Just plain wrong, and that’s just okay

I’ve been guilty of my share of blunders. I remember how I used to be convinced that is was better to fill up an ice cube tray with hot water than cold water for the reason that it would freeze faster. I can still remember my mom shaking her head at me and my sister as we lectured her why we steaming hot water in the ice cube tray. The slightest bit of thermodynamics would’ve proved us wrong.

Lucky for my ego, Zambians aren’t any different. There’s a endemic driving error I’ve seen on Zambian roads: minibus highway drivers in Zambia accelerate to high speed, then turn off their engines, coast for a few hundred meters, and do it all over again. The reason?

“I’m saving gas.”

Ok, I’m usually the guy that suspends judgment in a new place, and I’ve only been in Zambia for a month. But this is ridiculous.

Force = mass X acceleration

So when speeding up, a minibus engine has to work hard to provide enough force to accelerate the mass of the vehicle and people. But when maintaining speed, the force needed is only that to overcome wheel friction and air resistance.

Fneeded = Fair resistance + Fwheel friction

This force is scant compared to the force needed for acceleration. That’s why maintaining a constant highway speed is one of the best things you can do for fuel efficiency. These Zambian guys are way, way off the mark. Why? And also, why should I care?

From what I’ve seen, there’s two ways to think about development:

  1. Assume the locals know nothing (less popular, these days), or
  2. Assume the locals are infinitely rational, but that we just aren’t seeing thing the way they are (more popular).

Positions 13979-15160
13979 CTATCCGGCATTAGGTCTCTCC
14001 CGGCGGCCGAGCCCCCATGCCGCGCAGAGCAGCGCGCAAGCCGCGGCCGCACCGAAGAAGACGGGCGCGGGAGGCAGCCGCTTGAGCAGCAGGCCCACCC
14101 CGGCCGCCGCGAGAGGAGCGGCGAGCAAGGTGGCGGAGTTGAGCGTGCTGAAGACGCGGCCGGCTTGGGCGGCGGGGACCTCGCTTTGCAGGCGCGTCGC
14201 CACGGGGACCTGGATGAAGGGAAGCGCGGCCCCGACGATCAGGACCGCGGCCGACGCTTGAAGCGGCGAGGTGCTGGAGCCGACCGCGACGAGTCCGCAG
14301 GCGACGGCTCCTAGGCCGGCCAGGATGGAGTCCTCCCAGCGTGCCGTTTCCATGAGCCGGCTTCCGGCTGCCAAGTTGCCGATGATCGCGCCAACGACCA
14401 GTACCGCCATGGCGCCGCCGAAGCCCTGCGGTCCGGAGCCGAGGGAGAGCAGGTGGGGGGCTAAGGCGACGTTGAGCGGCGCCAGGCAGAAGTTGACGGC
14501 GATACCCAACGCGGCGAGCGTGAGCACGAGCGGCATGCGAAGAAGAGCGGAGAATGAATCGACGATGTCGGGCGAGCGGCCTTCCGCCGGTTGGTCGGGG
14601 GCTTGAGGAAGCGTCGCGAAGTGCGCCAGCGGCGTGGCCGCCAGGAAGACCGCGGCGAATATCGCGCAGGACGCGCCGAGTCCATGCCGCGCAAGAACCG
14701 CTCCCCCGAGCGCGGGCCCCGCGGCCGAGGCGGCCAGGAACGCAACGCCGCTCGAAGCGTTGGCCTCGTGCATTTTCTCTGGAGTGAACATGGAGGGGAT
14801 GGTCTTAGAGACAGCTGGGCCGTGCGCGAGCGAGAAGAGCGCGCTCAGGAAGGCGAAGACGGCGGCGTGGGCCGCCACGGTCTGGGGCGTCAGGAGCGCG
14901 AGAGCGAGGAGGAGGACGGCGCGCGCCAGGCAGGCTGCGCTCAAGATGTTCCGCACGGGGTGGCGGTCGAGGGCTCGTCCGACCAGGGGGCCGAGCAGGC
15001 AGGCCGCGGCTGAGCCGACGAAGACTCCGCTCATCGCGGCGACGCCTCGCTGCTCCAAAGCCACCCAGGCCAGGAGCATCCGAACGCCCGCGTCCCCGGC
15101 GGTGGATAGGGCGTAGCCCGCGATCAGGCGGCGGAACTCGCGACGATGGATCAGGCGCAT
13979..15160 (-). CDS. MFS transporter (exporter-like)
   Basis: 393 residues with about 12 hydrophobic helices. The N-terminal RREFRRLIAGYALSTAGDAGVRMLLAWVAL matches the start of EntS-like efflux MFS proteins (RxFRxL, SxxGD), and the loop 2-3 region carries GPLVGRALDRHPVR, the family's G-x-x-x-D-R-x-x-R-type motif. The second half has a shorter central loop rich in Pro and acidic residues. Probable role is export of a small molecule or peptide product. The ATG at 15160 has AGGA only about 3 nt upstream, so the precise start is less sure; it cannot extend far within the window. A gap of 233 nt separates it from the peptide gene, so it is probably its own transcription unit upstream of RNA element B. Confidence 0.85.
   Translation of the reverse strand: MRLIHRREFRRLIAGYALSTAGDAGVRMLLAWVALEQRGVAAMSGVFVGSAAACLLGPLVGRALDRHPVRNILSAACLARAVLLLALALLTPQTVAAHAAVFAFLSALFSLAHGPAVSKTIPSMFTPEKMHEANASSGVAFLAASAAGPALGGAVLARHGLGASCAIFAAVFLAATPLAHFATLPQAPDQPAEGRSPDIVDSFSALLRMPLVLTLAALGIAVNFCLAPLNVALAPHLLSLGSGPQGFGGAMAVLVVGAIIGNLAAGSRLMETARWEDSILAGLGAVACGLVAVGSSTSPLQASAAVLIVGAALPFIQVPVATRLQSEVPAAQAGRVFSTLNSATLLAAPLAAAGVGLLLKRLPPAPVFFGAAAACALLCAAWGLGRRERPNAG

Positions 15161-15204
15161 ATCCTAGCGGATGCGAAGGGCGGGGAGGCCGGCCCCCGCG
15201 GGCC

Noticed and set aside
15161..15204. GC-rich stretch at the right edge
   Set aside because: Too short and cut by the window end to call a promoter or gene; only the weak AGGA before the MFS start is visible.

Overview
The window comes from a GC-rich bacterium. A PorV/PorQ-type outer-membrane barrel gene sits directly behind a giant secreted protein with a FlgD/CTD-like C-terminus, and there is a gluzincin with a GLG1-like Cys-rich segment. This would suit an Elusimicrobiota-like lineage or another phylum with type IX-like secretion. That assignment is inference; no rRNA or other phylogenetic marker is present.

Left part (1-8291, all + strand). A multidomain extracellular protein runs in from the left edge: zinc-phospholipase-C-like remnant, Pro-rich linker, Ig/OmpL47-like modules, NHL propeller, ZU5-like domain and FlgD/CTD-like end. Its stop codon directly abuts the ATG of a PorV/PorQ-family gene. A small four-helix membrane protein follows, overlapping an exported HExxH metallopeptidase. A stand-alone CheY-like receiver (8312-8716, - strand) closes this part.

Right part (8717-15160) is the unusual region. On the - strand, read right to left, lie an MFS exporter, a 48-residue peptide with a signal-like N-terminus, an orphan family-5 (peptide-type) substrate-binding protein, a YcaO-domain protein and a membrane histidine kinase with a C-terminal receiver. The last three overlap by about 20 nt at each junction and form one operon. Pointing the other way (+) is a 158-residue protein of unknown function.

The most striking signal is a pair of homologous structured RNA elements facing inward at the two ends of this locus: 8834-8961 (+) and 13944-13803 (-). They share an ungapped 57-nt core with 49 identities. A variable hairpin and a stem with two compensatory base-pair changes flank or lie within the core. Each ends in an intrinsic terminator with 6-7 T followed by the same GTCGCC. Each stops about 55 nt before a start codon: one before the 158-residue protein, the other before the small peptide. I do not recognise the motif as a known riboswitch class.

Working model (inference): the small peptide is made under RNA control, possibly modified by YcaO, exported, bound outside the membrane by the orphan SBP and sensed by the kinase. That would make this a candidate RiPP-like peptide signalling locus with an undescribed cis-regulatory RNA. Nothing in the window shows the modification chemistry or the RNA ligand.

I don’t agree with the first group, and find myself more at home in the second, but there’s the danger: how do you fit in the local stupidity of turning minibus engines off at highway speeds to save gas?

My answer is to remember that we’re all human here, and as many times I’ve fallen prey to misguided logic, superstition, or just plain stupidity, Zambians have done the same. Keeping this in mind I can tell a farmer that burning crop residues is ignorant of soil mechanics, be confident that witch doctor remedies aren’t the way to go, and scold ridiculous minibus drivers while still respecting all of these people.

After all, putting hot water in the ice cube try is no different.


1 Response to “Just plain wrong, and that’s just okay”

  1. 1 Aaron November 13, 2009 at 9:54 am

    Don’t worry, the problem is way over the heads of Zambian mini-bus drivers and you and I. Only 1% of the energy from the bus’s fuel is moving the people, 14% moves the plastic and metal and 85%(!) is being lost as heat. Automobile combustion engine fuel efficiency is a contradiction in terms… or so my mom says.

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Working to include smallholder farmers in agricultural markets, we know there are no easy answers. This blog is a place to ask "What does it take to make it work?" and to share what we're seeing and learning.
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